Magazine article Academe

Access to Unemployment Benefits

Magazine article Academe

Access to Unemployment Benefits

Article excerpt

More than half of U.S. faculty members now work in one or more part-time appointments, generally on a semester-by-semester basis. Many more, both full- and parttime non-tenure-track faculty members, hold renewable academic-year appointments. Those serving in contingent appointments often do not know until a semester actually begins whether they will have a job for that semester and do not know in May whether they can expect to be employed at the same institution in the fall. For these teachers, summer and winter breaks are periods of unemployment.

This instability of employment is exacerbated in the current economic climate as colleges and universities cut costs through reducing their commitments to those in contingent positions. Joe Berry, chair of the Chicago Coalition of Contingent Academic Labor and a member of the AAUP's Committee on Contingency and the Profession, notes, "If that were not enough, our employers persist in wrongly asserting that we have 'reasonable assurance' of reemployment in order to save themselves the cost of increased unemployment insurance premiums." Federal law requires all education employees to demonstrate that they do not have "reasonable assurance of reemployment" in order to be eligible for benefits, a hurdle that other employees do not have to surmount.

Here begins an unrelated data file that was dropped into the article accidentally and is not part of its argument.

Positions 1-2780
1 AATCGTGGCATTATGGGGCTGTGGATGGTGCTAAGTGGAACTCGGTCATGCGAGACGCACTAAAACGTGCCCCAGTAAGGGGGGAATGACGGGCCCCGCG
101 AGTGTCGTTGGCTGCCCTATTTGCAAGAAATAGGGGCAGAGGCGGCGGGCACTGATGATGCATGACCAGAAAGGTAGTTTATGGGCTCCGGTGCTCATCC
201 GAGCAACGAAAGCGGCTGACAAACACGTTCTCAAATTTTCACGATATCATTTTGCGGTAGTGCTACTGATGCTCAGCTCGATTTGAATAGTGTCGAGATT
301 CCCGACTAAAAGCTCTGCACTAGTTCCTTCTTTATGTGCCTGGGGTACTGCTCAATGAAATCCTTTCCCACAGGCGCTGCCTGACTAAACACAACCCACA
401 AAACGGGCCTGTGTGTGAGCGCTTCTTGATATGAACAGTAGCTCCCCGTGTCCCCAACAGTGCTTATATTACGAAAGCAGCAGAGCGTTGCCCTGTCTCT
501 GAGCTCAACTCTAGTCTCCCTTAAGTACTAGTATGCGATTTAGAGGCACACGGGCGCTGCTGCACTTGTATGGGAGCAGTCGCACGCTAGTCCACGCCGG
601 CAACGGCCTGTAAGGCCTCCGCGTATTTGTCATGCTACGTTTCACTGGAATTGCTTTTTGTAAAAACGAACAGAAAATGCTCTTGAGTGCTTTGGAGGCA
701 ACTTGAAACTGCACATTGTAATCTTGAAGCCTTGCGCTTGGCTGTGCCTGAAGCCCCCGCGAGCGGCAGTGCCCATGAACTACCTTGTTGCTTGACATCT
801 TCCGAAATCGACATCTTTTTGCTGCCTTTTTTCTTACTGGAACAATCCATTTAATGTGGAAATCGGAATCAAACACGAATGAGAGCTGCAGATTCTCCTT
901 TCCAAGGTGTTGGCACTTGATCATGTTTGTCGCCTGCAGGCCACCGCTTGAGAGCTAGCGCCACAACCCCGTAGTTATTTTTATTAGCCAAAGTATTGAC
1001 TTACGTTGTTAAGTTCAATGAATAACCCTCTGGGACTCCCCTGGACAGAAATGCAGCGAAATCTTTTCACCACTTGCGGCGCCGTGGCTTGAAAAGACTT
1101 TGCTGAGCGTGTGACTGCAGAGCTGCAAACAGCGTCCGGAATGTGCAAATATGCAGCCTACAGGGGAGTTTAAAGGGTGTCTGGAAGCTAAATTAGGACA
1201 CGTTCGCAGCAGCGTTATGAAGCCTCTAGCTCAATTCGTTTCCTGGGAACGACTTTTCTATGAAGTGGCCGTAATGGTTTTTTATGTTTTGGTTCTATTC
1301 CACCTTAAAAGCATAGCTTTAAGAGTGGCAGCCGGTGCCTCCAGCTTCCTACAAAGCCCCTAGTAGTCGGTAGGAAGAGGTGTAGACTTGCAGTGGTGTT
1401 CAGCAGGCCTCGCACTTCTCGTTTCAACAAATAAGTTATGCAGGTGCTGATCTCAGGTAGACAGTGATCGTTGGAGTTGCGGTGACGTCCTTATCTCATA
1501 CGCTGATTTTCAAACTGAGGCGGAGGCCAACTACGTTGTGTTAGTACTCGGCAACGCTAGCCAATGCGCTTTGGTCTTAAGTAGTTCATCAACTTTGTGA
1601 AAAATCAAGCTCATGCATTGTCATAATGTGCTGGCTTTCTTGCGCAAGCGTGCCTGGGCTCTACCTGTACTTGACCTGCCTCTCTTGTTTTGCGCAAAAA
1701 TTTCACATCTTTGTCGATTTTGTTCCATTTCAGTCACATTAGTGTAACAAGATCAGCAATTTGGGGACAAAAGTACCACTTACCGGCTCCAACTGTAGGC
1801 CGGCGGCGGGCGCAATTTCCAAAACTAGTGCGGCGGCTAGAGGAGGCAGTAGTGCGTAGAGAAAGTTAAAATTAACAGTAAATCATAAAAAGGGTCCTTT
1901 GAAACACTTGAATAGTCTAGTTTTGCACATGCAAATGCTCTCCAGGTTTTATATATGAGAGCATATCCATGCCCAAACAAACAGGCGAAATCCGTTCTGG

The AAUP holds that unemployed faculty members, like other workers, are entitled to unemployment insurance benefits. That is why it supports the National Unemployment Compensation Initiative. …

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